> application is *invisible* to anybody who is designing or using some
> other application.

Sure, but the overall system must either have one (or several) notations
that it uses for communication (either translating input from other
notations into an approved notation or requiring communicating systems
to use its notation) or each transmitting system must translate its
communication into the format desired by the recipient, or each receiving
system must be designed to accept any query language (which would not be

The simplest method seems to specify communication protocols, just as
the WWW, SWIFT, and EDI systems have done, and let applications programmers
design the interfaces which convert a local systems ontologies, questions,
and knowledge bases into the standard protocol.

As John says below, the ontologist should not have to be concerned with
such low-level detail.  However, those designing the SW need to design an
interface and wrapper with such capabilities.  (imho)

> Of course, there may be some cases where real-time constraints make it
> necessary to avoid a conversion routine between two systems.  But that
> is a very low-level optimization that should never affect the semantics.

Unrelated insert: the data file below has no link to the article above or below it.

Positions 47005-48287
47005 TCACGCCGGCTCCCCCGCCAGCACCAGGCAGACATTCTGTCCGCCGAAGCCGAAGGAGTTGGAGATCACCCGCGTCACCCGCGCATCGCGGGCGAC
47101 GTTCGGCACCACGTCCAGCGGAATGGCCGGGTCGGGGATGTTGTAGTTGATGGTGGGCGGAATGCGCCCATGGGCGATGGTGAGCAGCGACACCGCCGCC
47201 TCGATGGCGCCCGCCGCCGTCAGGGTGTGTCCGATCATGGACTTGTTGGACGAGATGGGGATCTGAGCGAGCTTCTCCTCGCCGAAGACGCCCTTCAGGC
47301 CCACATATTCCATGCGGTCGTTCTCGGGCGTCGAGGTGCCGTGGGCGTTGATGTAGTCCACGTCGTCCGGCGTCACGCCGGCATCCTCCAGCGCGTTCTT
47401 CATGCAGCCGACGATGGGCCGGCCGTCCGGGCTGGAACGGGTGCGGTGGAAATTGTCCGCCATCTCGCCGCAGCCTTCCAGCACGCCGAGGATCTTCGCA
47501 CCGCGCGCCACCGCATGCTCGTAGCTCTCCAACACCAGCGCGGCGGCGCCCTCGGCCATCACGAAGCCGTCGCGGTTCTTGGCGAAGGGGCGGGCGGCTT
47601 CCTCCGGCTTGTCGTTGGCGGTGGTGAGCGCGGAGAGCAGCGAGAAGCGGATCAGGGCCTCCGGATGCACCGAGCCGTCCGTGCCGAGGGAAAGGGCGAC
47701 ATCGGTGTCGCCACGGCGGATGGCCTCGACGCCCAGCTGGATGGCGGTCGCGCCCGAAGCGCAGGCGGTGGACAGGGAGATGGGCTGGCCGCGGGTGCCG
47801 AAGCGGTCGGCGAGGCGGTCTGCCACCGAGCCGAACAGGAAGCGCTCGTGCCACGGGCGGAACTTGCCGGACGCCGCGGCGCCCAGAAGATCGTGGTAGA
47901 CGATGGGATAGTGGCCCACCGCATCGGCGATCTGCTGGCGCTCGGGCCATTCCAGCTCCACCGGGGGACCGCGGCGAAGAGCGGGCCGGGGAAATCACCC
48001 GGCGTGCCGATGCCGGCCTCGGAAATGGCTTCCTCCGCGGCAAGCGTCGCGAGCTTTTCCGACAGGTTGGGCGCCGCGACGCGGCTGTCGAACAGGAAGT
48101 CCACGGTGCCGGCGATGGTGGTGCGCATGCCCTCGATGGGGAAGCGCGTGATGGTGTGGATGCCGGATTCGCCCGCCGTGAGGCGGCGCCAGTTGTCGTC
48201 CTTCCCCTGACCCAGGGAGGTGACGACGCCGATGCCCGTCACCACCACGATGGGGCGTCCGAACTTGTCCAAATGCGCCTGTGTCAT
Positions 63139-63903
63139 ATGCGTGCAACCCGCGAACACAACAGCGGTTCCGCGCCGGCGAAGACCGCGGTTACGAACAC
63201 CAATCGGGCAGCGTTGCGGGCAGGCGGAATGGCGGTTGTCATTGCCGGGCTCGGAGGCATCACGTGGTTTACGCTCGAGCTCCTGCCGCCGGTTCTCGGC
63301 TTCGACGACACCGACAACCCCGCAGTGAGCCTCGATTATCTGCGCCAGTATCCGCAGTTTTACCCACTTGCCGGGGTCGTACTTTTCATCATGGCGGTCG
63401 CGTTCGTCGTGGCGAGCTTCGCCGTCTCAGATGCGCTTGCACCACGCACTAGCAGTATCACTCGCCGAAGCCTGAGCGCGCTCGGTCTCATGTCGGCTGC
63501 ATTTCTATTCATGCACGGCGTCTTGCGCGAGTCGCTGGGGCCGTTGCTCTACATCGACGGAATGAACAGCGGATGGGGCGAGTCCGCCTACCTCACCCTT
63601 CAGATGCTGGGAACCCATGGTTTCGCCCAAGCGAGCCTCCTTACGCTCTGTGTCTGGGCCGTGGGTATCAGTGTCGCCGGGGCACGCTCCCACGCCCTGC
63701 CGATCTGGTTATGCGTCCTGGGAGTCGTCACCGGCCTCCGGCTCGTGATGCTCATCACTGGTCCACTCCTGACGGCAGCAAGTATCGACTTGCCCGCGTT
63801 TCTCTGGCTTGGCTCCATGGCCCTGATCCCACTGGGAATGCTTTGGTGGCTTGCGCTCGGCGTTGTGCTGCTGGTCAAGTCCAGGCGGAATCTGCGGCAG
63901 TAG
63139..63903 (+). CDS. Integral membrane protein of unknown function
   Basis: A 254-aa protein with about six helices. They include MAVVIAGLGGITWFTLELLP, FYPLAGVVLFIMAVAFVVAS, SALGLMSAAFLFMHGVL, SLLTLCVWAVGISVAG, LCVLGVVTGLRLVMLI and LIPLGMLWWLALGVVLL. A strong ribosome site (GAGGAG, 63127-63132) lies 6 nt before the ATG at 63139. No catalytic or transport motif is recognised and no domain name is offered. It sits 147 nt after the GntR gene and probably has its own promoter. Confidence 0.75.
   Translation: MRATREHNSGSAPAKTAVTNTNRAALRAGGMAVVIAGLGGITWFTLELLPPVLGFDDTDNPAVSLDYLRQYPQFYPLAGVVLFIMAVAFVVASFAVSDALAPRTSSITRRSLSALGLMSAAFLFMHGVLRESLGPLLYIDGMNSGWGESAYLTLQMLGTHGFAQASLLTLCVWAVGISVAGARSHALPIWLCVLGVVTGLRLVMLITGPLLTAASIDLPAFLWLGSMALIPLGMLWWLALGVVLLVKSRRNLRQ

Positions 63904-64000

> For example, when was the last time that you thought about the packet
> transmissions for your applications?  Some system programmers worry
> about those things a lot.  But they're invisible at the semantic level.
>> Where is your SPARQL end point at least?
> When you are thinking about semantics, any thought about the
> difference between SPARQL, SQL, or some bit-level access to data
> is totally irrelevant.  Please remember that commercial DB systems
> provide all those ways of accessing the data if some programmer
> who works down at the bit level needs them.  But anybody who is
> working on semantics should never think about them (except in
> those very rare cases when they go down to the subbasement to
> talk with system programmers about real-time constraints.)
>> JS: "but every application will have... different vocabularies, and
>> different
>> dialects." Inside. But with a stranger we usually change language to
>> common.

> Not necessarily.  Sometimes you learn their language, they learn
> your language, or you bring a translator with you.

This emphasizes that such translators are necessary.  With N overlapping
ontologies, this could require up to order N^2 translators.  However with
one or several standard inter-lingua ontologies, only order N translators
would be necessary.

-- doug f

> But it's essential to distinguish three kinds of languages:
> natural languages, computer languages, and logic.
> ...

> Bottom line:  The distinction between logic and ontology is so
> important that you should never confuse people with extraneous
> issues about bit strings, angle brackets, or even decidability.

> John

doug foxvog    doug@xxxxxxxxxx   http://ProgressiveAustin.org

"I speak as an American to the leaders of my own nation. The great
initiative in this war is ours. The initiative to stop it must be ours."
   - Dr. Martin Luther King Jr.